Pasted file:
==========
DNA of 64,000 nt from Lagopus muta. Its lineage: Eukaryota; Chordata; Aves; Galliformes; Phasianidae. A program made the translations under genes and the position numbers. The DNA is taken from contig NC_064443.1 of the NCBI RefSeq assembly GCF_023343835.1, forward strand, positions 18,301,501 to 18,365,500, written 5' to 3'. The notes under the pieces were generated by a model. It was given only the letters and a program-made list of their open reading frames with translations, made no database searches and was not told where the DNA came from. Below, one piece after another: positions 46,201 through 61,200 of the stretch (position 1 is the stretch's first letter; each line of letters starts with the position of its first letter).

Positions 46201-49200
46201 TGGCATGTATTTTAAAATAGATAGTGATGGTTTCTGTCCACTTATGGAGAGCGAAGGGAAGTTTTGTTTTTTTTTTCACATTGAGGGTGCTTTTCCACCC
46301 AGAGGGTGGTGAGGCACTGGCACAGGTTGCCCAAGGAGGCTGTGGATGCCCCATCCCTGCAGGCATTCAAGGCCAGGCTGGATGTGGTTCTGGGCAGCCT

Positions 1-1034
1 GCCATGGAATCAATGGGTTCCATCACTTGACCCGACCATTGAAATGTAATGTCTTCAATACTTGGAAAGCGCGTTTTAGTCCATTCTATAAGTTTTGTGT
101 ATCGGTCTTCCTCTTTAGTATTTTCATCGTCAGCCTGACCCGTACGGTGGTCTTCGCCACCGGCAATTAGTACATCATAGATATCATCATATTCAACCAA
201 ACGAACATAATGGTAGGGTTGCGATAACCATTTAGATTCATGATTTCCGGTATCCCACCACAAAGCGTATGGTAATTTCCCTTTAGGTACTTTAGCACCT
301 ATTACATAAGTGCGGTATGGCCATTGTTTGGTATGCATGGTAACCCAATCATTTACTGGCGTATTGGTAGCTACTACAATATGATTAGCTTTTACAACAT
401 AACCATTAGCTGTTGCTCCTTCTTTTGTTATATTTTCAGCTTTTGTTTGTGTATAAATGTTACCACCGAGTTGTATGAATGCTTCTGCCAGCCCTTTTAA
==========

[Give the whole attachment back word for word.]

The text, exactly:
DNA of 64,000 nt from Lagopus muta. Its lineage: Eukaryota; Chordata; Aves; Galliformes; Phasianidae. A program made the translations under genes and the position numbers. The DNA is taken from contig NC_064443.1 of the NCBI RefSeq assembly GCF_023343835.1, forward strand, positions 18,301,501 to 18,365,500, written 5' to 3'. The notes under the pieces were generated by a model. It was given only the letters and a program-made list of their open reading frames with translations, made no database searches and was not told where the DNA came from. Below, one piece after another: positions 46,201 through 61,200 of the stretch (position 1 is the stretch's first letter; each line of letters starts with the position of its first letter).

Positions 46201-49200
46201 TGGCATGTATTTTAAAATAGATAGTGATGGTTTCTGTCCACTTATGGAGAGCGAAGGGAAGTTTTGTTTTTTTTTTCACATTGAGGGTGCTTTTCCACCC
46301 AGAGGGTGGTGAGGCACTGGCACAGGTTGCCCAAGGAGGCTGTGGATGCCCCATCCCTGCAGGCATTCAAGGCCAGGCTGGATGTGGTTCTGGGCAGCCT

Positions 1-1034
1 GCCATGGAATCAATGGGTTCCATCACTTGACCCGACCATTGAAATGTAATGTCTTCAATACTTGGAAAGCGCGTTTTAGTCCATTCTATAAGTTTTGTGT
101 ATCGGTCTTCCTCTTTAGTATTTTCATCGTCAGCCTGACCCGTACGGTGGTCTTCGCCACCGGCAATTAGTACATCATAGATATCATCATATTCAACCAA
201 ACGAACATAATGGTAGGGTTGCGATAACCATTTAGATTCATGATTTCCGGTATCCCACCACAAAGCGTATGGTAATTTCCCTTTAGGTACTTTAGCACCT
301 ATTACATAAGTGCGGTATGGCCATTGTTTGGTATGCATGGTAACCCAATCATTTACTGGCGTATTGGTAGCTACTACAATATGATTAGCTTTTACAACAT
401 AACCATTAGCTGTTGCTCCTTCTTTTGTTATATTTTCAGCTTTTGTTTGTGTATAAATGTTACCACCGAGTTGTATGAATGCTTCTGCCAGCCCTTTTAA